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Please beautify the Javascript alert pop-up

Posted

While I still find Firefox functionally speaking by far the best browser, and even more so now that the program size is much smaller than that of its competitors, there is one thing that has always bothered me: the sheer ugliness of its Javascript alert pop-ups. Could you please remove the blackening of the page (which scares new FF users as well), and give the pop-up itself an aesthetic make-over? I would suggest to make it like the one in Safari or Internet Explorer.

Such a good browser deserves a much more beautiful alert. The current one (v. 39) is too ugly for words and gives a very cheap impression (as does the new Options window appearance, for that matter).

While I still find Firefox functionally speaking by far the best browser, and even more so now that the program size is much smaller than that of its competitors, there is one thing that has always bothered me: the sheer ugliness of its Javascript alert pop-ups. Could you please remove the blackening of the page (which scares new FF users as well), and give the pop-up itself an aesthetic make-over? I would suggest to make it like the one in Safari or Internet Explorer. Such a good browser deserves a much more beautiful alert. The current one (v. 39) is too ugly for words and gives a very cheap impression (as does the new Options window appearance, for that matter).

Additional System Details

Installed Plug-ins

  • Adobe PDF Plug-In For Firefox and Netscape 11.0.11
  • Google Update
  • Shockwave Flash 18.0 r0
  • 5.1.40416.0
  • VLC media player Web Plugin 2.1.3
  • iTunes Detector Plug-in

Application

  • User Agent: Mozilla/5.0 (Windows NT 6.1; WOW64; rv:39.0) Gecko/20100101 Firefox/39.0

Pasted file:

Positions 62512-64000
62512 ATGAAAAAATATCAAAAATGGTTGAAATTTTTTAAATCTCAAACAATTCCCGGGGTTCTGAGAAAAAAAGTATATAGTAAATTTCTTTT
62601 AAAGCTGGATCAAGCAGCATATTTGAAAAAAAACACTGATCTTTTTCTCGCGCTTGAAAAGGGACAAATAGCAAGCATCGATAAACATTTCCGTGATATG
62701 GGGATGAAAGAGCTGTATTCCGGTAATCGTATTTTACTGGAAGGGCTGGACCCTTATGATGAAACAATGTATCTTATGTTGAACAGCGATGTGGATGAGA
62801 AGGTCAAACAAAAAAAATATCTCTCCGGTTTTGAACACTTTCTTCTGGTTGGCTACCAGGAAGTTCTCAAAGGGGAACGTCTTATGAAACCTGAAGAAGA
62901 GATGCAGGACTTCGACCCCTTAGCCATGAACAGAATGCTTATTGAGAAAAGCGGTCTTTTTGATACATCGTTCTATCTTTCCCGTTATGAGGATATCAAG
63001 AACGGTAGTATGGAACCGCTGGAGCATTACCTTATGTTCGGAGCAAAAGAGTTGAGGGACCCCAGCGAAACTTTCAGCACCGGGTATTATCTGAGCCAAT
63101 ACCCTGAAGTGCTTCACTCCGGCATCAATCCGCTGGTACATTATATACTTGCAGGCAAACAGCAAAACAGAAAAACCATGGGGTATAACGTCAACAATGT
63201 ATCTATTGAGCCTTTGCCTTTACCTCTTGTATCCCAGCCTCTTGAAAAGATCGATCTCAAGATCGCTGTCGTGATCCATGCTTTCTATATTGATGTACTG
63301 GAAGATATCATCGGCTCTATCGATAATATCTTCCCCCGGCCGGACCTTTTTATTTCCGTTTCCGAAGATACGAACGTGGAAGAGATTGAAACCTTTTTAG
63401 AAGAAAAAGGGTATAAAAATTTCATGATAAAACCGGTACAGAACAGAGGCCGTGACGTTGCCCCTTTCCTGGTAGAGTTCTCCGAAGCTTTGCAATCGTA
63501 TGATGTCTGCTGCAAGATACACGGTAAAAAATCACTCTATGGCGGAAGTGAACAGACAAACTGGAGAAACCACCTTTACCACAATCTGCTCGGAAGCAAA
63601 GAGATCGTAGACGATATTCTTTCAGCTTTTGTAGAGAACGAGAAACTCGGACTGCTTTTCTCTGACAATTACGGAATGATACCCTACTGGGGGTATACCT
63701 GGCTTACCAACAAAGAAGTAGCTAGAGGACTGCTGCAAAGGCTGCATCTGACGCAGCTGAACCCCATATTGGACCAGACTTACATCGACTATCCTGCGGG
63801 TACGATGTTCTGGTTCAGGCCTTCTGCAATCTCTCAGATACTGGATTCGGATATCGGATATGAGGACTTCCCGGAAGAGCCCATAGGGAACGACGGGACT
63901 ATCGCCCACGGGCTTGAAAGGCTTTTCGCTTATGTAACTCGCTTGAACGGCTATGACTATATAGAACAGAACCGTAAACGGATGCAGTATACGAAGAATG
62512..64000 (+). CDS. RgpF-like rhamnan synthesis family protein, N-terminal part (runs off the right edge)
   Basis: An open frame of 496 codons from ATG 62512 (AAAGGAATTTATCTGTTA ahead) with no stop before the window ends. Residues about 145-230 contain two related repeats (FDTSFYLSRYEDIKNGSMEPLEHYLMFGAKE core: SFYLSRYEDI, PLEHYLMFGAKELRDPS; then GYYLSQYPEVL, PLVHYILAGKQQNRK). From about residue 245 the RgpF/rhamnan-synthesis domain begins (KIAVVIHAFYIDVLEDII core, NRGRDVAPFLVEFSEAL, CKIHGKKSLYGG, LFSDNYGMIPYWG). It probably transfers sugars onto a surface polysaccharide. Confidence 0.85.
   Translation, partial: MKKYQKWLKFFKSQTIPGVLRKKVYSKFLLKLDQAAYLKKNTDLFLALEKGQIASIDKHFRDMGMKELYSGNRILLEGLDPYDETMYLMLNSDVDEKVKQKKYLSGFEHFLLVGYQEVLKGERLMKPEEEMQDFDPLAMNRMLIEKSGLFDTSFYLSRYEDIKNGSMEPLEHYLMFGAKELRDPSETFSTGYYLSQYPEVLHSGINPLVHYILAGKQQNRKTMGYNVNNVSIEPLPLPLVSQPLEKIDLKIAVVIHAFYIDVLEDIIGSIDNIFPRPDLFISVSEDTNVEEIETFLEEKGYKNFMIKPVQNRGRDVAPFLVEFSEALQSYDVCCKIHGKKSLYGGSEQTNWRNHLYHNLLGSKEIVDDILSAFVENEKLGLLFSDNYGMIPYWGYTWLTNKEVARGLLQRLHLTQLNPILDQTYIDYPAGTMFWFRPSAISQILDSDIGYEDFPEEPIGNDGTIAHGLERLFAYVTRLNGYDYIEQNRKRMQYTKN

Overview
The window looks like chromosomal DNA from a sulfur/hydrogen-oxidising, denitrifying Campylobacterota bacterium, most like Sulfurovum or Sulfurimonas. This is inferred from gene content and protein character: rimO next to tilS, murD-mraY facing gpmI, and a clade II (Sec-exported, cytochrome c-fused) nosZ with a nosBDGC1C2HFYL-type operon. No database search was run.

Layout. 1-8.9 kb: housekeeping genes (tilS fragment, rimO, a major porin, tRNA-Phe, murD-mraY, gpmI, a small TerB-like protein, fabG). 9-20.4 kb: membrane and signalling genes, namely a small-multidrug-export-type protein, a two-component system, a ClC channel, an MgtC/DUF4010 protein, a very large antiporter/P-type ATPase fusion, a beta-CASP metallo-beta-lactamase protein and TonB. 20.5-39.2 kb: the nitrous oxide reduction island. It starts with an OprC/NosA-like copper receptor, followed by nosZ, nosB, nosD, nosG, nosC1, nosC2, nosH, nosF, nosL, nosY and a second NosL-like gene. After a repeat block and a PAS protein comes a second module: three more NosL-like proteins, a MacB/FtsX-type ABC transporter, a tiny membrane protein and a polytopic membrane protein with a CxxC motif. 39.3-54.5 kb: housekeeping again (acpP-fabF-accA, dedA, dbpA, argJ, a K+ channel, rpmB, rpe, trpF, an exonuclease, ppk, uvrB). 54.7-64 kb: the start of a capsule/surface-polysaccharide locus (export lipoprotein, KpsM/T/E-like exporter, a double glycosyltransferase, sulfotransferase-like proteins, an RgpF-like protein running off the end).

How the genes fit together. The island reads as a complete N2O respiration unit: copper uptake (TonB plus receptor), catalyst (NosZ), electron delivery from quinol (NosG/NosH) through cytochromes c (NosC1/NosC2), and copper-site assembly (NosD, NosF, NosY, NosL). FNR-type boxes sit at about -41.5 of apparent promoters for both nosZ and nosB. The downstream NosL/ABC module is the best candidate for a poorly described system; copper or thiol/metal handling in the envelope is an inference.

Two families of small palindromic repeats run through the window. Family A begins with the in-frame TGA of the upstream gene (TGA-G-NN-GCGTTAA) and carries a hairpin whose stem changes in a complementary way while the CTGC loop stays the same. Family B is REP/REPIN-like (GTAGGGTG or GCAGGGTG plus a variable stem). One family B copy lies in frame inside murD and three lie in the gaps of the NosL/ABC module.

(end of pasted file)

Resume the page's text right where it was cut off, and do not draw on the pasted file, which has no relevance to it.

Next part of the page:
More Information

Scribe 736 solutions 3518 answers

Hi, thank you for your suggestions, however this is Mozilla Support where we try to solve problems, so if you have feedback for Mozilla please could you post it here, where it will be seen by the developers.

Hi, thank you for your suggestions, however this is Mozilla Support where we try to solve problems, so if you have feedback for Mozilla please could you post it [https://input.mozilla.org/ here, ]where it will be seen by the developers.

Question owner

Will do, Scribe. Thanks for the redirect.

Will do, Scribe. Thanks for the redirect.
jscher2000
  • Top 10 Contributor
8885 solutions 72683 answers

Hmm, I'm not sure the modal alert() dialog is considered a good user experience. Perhaps making it more beautiful will encourage more use, rather than use of info-bars or other in-page displays, which are less disruptive?

I don't know the best way to engage the user experience team on an issue like this. If you are highly motivated to work on this further:

The team members are listed here: https://blog.mozilla.org/ux/who-we-are/

They have a Twitter account here: https://twitter.com/MozillaUX

Hmm, I'm not sure the modal alert() dialog is considered a good user experience. Perhaps making it more beautiful will encourage more use, rather than use of info-bars or other in-page displays, which are less disruptive? I don't know the best way to engage the user experience team on an issue like this. If you are highly motivated to work on this further: The team members are listed here: https://blog.mozilla.org/ux/who-we-are/ They have a Twitter account here: https://twitter.com/MozillaUX

Question owner

@jscher2000 -- The unique 'selling point' of an alert is that it blocks the functionality of the rest of the page. Which I need like oxygen, as a professional form maker. I am now working on an extensive medical form in which patients first have to answer two questions before they continue, because some of the other questions adapt themselves to the selected answers.

And as HTML5/CSS3 form end-validation-before-sending is still poor in older browser versions, I depend on Javascript alerts there, too. There is no alternative, for the years to come.

@jscher2000 -- The unique 'selling point' of an alert is that it blocks the functionality of the rest of the page. Which I need like oxygen, as a professional form maker. I am now working on an extensive medical form in which patients first have to answer two questions before they continue, because some of the other questions adapt themselves to the selected answers. And as HTML5/CSS3 form end-validation-before-sending is still poor in older browser versions, I depend on Javascript alerts there, too. There is no alternative, for the years to come.